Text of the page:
–by Mary Helen Darah
PUBLICATION DATE: Nov 13, 2018
Captain Aaron Frye, M.O.
Captain Aaron Frye, Sylvania Fire Department Training and Safety Officer, always wanted to be a firefighter. “I was born and raised in the Cleveland area,” he recalled. “My parents told me stories that when I was five years old, a family friend and captain showed me around his station and introduced me to the world of firefighting. I believe that helped ignite, for lack of a better word, my desire to go into this career. All my high school friends wanted to go into the field. There are at least two of us currently in the profession.”
The big move
In 1997 Captain Frye started as a part-time firefighter-EMT in Olmsted Township in Cleveland. “In 2000 I accepted a full-time ‘Firemedic’ position,” he stated. “My wife Laura is from the Toledo area and from a family of seven kids. Everyone but one sibling is in the area. She wanted to come home which led to me being hired by the Sylvania Township Fire Department as a Firefighter-Paramedic in August of 2003. I have served throughout the community on all three shifts and at all four stations during my career with the Sylvania Fire Department.”
Frye was promoted to the rank of Captain in 2015. “I develop and implement training as the Department Training and Safety Officer,” he stated. “I oversee the Fire Training Bureau, which means I develop, schedule and implement training activities for all personnel. I also function as the Incident Safety Officer on emergency incidents and I am responsible for implementing an overall safety program for operations.” Captain Frye is a charter member and graduate of the National Fire Academy Managing Officer Program located in Maryland. “I was one of the first groups to go through,” he recalled. “Since then, a lot of things we suggested since the first 50 of us went through the program are being implemented. The program requires five prerequisite courses and takes three years to complete. It’s very intense and very beneficial. It taught me how to develop programs from an idea and to better assist the chiefs. It was also a great opportunity to network with officers across the United States. I still talk with a lot of the people that I attended with.”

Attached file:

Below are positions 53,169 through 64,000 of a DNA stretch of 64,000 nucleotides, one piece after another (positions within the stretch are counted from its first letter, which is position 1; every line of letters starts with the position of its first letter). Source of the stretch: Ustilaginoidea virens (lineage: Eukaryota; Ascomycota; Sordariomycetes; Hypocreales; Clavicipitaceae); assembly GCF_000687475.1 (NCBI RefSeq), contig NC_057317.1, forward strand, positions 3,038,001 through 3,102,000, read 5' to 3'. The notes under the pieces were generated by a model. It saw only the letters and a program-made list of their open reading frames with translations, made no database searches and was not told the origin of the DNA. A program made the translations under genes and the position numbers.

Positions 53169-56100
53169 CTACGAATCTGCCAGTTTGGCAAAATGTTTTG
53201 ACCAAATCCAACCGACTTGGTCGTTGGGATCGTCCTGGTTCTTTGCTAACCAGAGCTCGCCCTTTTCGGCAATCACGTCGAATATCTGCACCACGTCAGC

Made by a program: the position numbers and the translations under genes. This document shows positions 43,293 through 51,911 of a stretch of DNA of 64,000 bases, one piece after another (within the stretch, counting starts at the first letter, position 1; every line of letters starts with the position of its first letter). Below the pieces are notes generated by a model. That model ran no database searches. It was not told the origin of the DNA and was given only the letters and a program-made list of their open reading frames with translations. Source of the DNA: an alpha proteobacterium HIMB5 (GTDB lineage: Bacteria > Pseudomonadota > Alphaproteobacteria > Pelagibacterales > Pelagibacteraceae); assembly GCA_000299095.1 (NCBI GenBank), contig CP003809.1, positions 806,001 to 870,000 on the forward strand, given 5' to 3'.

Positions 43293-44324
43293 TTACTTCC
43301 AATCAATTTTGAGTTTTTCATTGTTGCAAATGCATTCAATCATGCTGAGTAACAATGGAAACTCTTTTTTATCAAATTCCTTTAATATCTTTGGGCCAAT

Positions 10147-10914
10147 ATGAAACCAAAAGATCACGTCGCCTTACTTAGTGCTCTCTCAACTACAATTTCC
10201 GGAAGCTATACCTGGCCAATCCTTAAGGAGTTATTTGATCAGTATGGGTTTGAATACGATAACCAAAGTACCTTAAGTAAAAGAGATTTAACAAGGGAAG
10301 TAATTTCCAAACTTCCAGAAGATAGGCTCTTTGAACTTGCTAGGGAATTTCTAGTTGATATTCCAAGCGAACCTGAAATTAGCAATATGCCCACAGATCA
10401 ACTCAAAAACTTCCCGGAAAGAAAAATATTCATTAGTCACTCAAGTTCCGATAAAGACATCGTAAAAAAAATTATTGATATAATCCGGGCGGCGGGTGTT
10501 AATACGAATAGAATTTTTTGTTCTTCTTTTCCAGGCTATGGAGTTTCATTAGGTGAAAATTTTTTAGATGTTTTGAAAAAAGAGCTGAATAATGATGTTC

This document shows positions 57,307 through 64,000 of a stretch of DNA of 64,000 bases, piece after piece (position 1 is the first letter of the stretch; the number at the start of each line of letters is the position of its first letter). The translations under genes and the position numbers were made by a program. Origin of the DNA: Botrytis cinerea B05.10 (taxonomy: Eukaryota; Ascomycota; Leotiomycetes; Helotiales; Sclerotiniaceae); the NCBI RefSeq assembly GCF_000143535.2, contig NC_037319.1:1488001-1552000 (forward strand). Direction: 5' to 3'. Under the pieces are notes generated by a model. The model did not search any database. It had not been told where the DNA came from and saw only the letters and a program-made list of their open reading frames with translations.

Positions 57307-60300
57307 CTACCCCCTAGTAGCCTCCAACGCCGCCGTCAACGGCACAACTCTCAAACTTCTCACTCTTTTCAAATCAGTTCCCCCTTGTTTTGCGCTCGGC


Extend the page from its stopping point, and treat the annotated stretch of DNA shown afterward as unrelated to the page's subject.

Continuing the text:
It can be challenging
One challenge Captain Frye faces is to provide effective training to both senior experienced personnel and newer members that will meet everyone’s needs. “I have a lot of people who are my seniors and then some who are brand-new to the career. I must teach guys who have been here 10 years longer than I have and remind them that there are younger guys who need to learn,” he stated. “Another challenge I faced was being one of five employees laid off in January of 2007 due to budget restrictions from a failed tax levy. It was difficult to get back on track after the layoff, but I was recalled to service in July of 2008, then promoted to Lieutenant in April of 2011 before being promoted to Captain.”
Captain Frye believes that people are the core to a successful department. “The ability to improve our service is generated through the many ideas and initiatives that originate from our personnel. It is their values, energy, commitment, and compassion that drive many of the Fire Department’s functions, programs, and activities that support and further the accomplishment of our mission of providing excellent service to the Sylvania community,” he stated.
The Fire Department currently has 64 full-time employees who are Lucas County paramedics. “What this means to the community is that anytime one of our apparatus arrives on-scene, we provide highly-skilled personnel who offer both advanced life support, medical care and expertise in emergency mitigation of a variety of incidents,” he said.
The future of firefighting
“We are going to continue being heavily involved in Community Risk Reduction in the future,” stated Captain Frye. “We also will be partnering with a variety of healthcare professionals to practice Community Paramedicine. If we can avoid having people go to the hospital to simply get a medication, it will highly benefit the individual, the community and the healthcare system. We are all paramedics. Essentially in our world, if someone can’t figure out who to call, they call us. That’s how its been for over a hundred years. We show up and take care of the situation relying on the knowledge, skills and abilities of our personnel.”
When Captain Frye is off duty he enjoys spending time with his wife Laura and their three daughters. He also likes spending time with his dogs and riding his Harley with the Axemen Ohio Motorcycle Club. “Our family has chosen to live in Sylvania since 2003. Sylvania has so many options to enjoy. We have an outstanding life here,” he stated. “I am definitely glad we made the move from Cleveland. Sylvania has a very special dynamic. It is in honor to serve the community.”